What an exciting project I got to do last year! For the first time ever, I got to adapt and rewrite one of my books for a new audience: Teens.

The book is Sometimes You Win, Sometimes You Learn for Teens, and it comes out this month – on February 24. Created just for teen readers, this book is designed to inspire and challenge them to see setbacks as opportunities – to grow, learn, and improve. Featuring new stories about teens and adults who overcame adversity and mistakes, like teenage Nobel Prize winner Malala Yousufzai and Iron Man actor Robert Downey, Jr, it also provides application exercises and journaling opportunities.

Here’s just a sample of the content of Sometimes You Win, Sometimes You Learn for Teens. I believe it can be a good resource for the teens and even preteens in your life.


Have you ever felt like you weren’t allowed to fail? Like your parents and teachers expected you to meet extremely high standards no matter what—even if it didn’t seem possible?

Or have you ever lost at something that you wanted to win? Felt stupid when you were wrong? Wished you could have a major “do-over”?

And what happens when you do mess up? Do you feel hopeless, like you can never recover from the mistake?

If your answer to any of these questions is yes, then this book is for you. If you’re ever going to lose—and you are, because everyone does—then why not put a positive spin on it? How do you do that? By learning from it. A loss isn’t totally a loss if you learn something from it.

Of course, that’s not always easy to do. In a favorite Peanuts comic strip, Charlie Brown walks away from Lucy after a base- ball game, head down, totally dejected.

“Another ball game lost! Good grief!” Charlie moans. “I get tired of losing. Everything I do, I lose!”

“Look at it this way, Charlie Brown,” Lucy replies. “We learn more from losing than we do from winning.”

“That makes me the smartest person in the world!” replies Charlie.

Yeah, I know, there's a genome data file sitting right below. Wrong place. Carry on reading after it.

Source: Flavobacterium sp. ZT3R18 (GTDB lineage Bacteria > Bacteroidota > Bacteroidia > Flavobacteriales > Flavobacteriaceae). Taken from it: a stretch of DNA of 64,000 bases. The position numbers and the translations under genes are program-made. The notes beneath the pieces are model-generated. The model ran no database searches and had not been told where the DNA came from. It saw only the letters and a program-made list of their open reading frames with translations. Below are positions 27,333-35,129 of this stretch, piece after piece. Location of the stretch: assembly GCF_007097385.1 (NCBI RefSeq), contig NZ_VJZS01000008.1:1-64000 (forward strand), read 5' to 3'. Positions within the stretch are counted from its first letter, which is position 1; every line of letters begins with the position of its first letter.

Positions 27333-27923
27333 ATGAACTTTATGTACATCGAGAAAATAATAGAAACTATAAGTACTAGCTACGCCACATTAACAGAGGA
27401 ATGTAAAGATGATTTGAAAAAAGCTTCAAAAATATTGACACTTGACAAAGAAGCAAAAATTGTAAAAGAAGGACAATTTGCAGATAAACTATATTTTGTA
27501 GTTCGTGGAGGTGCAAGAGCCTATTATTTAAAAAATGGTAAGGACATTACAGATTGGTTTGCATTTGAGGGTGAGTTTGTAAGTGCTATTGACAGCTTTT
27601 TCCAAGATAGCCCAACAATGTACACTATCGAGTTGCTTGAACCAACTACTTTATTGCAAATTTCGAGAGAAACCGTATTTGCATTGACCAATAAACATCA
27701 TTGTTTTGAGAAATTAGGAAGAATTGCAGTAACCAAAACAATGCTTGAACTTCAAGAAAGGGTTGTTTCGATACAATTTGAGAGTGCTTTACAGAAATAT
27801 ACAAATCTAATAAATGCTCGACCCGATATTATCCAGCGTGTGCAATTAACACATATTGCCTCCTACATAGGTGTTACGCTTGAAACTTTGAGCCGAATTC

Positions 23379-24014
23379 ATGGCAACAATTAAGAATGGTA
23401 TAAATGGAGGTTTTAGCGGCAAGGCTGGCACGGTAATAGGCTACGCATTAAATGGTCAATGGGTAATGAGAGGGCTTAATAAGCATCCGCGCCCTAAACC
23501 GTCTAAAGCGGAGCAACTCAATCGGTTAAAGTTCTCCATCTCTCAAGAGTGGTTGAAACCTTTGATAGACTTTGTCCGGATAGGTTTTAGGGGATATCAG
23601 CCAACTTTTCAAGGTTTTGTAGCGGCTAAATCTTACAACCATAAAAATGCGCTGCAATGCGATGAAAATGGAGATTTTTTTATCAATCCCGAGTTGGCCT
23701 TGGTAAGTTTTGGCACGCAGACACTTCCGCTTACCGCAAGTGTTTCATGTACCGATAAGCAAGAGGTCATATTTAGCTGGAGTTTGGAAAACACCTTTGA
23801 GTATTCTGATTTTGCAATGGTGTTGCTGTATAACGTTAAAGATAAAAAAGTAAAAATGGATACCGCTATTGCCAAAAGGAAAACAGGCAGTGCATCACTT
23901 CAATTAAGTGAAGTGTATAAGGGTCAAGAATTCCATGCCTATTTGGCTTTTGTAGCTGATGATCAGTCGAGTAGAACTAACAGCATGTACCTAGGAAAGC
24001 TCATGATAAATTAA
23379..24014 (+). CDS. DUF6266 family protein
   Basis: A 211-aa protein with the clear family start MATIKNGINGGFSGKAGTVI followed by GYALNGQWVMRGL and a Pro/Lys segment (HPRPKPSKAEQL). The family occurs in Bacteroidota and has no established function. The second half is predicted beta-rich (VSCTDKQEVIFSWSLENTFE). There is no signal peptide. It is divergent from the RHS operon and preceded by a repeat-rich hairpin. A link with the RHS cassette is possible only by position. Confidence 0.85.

Lucy’s advice makes a lot of sense, but not everyone learns from his losses. A loss doesn’t turn into a lesson unless we work hard to make it so. Losing gives us a chance to learn something, but many people do not seize that opportunity. And when they don’t, that’s when losing hurts.

It’s hard to learn when we’re feeling down, because then we have to do things that aren’t natural. It’s hard to smile when we are not happy. It is difficult to respond with a good attitude when we’re numb with defeat. How will we face others when we are humiliated? How do we get back up when we are continually knocked down?

If you really want to become a learner, you need to change the way you look at your losses or mistakes and develop some important qualities that will help you respond to them. I hope this book will be of value to you, teaching you how to learn from your losses. Most of us need someone to help us figure out how to do that.

I believe that by developing the qualities below and practicing them in your own life, you can learn to move forward from mistakes and use what you learn to grow and succeed:

Humility: The Spirit of Learning

Reality: The Foundation of Learning

Responsibility: The First Step of Learning

Improvement: The Focus of Learning

Hope: The Motivation of Learning

Teachability: The Pathway of Learning

Adversity: The Catalyst for Learning

Problems: Opportunities for Learning

Bad Experiences: The Perspective for Learning

Change: The Price of Learning

Maturity: The Value of Learning

Saint Ignatius Loyola, one of the world’s greatest educators, once said that we learn only when we are ready to learn. Emmet Fox, noted twentieth-century spiritual leader, said that difficulties come to you at the right time to help you grow and move forward by overcoming them. “The only real misfortune,” he observed, “the only real tragedy, comes when we suffer without learning the lesson.”

If you’re like most people, you’ve suffered some loss in your life. Are you ready to learn from it? I hope you’ll join me in looking at how you can turn losses into opportunities, and how you can see failures from a different perspective. The ideas in this book can help you now and will continue to do so as you grow into young adulthood. Everybody messes up. You only need to learn how to move on from it.

From Sometimes You Win, Sometimes You Learn for Teens (February 24, 2015)

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